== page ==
The Release Of Viktor Bout: A New Age In Russia-U.S. Relations

Last week, amid the ongoing conflict in Ukraine that has pitted American-armed fighters against Russian invaders, Washington and Moscow conducted a high-profile prisoner swap: Brittney Griner for Viktor Bout. Griner, an American WNBA player, was sentenced to nine years in Russian prison for cannabis possession earlier this year. Bout, a prolific Russian arms dealer known as the Merchant of Death, has been in U.S. custody since 2012 on terrorism-related charges. Exchange talks between Russia and the United States started in May, and while negotiations included proposals for the freedom of various prisoners at various points in time, the original plan to exchange Griner for Bout was eventually settled upon.

Within the United States, reactions to the prisoner swap have been mixed. Democrats have celebrated Griner’s release as a necessary action, pointing to concerns for Griner’s safety in a penal colony known for its sexism, racism, and homophobia. Republicans have expressed disdain for the fact that Paul Whelan, a former U.S. marine being held in Russia for espionage, remains in custody; five days after the exchange, Russian Deputy Foreign Minister Sergei Ryabkov said that there has been no further contact between Washington and Moscow regarding further prisoner swaps. Many in the United States also worry that cooperation with Russia will incentivize the unjust taking of prisoners. Representative Michael McCaul, ranking member of the House Foreign Affairs Committee, expressed relief at the basketball player’s release but warned that the trade “will only embolden Vladimir Putin to continue his evil practice of taking innocent Americans hostage for use as political pawns.” Further criticism has arisen from the disparity in charges leveled against the prisoners. In short, Bout’s freedom could foster global conflict. However, President Biden indicated no doubt at having made the right decision. “It’s my job as president of the United States to make the hard calls,” he stated the day Griner was released. “And I’m proud that, today, we have made one more family whole again.”

While successful negotiation with a state as unfriendly to the United States as Russia is certainly an impressive feat, and while Griner’s release should be celebrated, the exchange comes at a delicate time in foreign affairs. Griner was detained on February 17th, exactly a week prior to the Russian invasion of Ukraine, and her detention was announced shortly after. As Moscow was inundated with international condemnation and sanction regimes, Griner represented a valuable celebrity bargaining chip. The fact that Putin was able to secure the release of such a dangerous criminal in exchange for a wrongfully detained and unjustly held professional athlete is unprecedented.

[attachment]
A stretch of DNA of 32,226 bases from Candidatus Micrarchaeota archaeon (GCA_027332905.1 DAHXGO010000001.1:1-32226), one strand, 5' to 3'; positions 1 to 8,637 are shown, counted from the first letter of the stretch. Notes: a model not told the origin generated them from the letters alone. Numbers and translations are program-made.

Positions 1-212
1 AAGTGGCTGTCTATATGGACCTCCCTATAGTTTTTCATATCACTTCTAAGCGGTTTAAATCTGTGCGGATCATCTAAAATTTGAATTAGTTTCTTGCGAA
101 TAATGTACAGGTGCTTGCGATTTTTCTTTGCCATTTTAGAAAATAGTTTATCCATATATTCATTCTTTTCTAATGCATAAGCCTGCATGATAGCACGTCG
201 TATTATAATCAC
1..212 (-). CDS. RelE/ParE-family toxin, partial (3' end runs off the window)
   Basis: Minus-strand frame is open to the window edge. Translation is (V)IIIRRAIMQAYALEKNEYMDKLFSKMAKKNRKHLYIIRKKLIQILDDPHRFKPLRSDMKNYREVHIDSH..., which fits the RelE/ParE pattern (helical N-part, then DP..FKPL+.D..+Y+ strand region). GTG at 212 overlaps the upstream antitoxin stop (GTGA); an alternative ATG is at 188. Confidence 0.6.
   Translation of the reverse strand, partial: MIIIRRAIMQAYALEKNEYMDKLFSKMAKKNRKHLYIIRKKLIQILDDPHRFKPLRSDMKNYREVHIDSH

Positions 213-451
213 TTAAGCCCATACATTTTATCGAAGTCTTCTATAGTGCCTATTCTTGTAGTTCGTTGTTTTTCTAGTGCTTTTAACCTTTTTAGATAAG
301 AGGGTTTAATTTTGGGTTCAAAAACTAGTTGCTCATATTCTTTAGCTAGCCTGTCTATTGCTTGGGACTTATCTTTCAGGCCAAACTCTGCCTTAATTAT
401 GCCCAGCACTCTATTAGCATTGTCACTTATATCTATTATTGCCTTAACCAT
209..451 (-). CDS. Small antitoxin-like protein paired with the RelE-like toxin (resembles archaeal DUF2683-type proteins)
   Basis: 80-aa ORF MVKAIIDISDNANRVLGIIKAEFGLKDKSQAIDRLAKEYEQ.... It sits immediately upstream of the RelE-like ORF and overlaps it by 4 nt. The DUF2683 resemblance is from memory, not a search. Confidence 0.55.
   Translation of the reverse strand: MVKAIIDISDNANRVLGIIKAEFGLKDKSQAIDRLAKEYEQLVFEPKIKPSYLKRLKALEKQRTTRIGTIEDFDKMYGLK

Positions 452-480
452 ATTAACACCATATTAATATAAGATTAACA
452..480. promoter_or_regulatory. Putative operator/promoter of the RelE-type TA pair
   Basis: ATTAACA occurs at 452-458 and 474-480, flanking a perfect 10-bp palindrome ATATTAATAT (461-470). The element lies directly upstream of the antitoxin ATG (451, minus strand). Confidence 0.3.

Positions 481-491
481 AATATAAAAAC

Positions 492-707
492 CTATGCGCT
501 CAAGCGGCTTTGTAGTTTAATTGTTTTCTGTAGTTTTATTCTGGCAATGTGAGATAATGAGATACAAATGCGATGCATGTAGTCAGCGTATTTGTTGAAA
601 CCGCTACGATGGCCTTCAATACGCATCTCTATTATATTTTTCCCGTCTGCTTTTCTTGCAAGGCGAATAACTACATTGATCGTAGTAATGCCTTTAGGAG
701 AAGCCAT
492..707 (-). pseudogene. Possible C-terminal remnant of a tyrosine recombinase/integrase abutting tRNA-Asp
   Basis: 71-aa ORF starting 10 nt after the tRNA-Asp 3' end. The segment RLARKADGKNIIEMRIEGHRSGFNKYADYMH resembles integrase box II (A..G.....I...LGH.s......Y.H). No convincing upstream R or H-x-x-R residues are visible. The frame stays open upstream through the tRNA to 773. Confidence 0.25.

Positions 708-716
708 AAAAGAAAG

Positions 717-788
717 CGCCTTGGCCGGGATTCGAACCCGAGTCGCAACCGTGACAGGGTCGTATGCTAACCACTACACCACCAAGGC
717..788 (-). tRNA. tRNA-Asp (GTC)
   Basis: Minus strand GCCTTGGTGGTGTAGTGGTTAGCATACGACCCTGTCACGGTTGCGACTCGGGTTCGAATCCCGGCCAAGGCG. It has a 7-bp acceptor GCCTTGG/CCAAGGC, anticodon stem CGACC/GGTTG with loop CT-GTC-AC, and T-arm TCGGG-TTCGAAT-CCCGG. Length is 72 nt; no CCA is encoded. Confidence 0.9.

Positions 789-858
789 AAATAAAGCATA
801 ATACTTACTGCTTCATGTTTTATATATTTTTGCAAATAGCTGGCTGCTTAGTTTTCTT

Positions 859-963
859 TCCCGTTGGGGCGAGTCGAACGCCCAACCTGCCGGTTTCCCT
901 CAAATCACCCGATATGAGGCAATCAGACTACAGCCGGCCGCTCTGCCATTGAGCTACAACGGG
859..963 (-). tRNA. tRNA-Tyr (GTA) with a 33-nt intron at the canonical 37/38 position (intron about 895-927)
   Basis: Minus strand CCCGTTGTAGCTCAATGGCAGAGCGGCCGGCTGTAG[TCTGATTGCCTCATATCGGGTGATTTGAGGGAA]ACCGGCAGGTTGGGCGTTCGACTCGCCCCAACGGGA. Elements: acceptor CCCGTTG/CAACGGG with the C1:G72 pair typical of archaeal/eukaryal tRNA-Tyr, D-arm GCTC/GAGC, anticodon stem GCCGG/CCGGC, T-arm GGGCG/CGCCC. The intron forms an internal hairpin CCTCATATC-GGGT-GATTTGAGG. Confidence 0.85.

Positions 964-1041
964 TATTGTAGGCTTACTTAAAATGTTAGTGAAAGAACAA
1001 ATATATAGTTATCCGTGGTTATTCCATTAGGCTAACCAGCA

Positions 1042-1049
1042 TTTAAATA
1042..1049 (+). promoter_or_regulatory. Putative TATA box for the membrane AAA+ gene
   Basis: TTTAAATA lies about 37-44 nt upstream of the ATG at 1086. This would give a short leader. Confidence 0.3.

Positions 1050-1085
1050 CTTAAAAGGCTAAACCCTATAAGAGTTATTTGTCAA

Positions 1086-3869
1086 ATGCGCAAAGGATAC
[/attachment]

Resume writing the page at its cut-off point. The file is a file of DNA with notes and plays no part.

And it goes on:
In fact, Washington has historically maintained the advantage when swapping prisoners with Moscow, a practice it has only partaken in five times total. In 1985, the United States released three spies in exchange for twenty-three American citizens held by Russia, the largest-ever prisoner exchange at the time. This deal, wherein the U.S. clearly benefited more than the then-Soviet Union did, is more emblematic of typical relations between the two countries. American officials have repeatedly accused Moscow of holding U.S. citizens under questionable pretexts, and as such, often refuse to negotiate without steep conditions. At a time when Putin is seeking to advance his imperialist agenda, this most recent prisoner swap is anomalous. It seems to be a measure aimed at constructing a superficial guise of international cooperation and gaining political points rather than at initiating effective peace processes or ensuring the long-term security of war-ridden nations.

The freedom of Viktor Bout has dangerous implications for conflict globally, given the work he has done to foster violence in the past. He will most likely become involved with the current war in Ukraine considering his direct ties to Putin. Considering recent involvement of Russian groups like Wagner in the continent, Bout could look to do business in various countries within Africa as well. Overall, international peace (especially within vulnerable regions) will be more susceptible to disruption as long as Viktor Bout is free.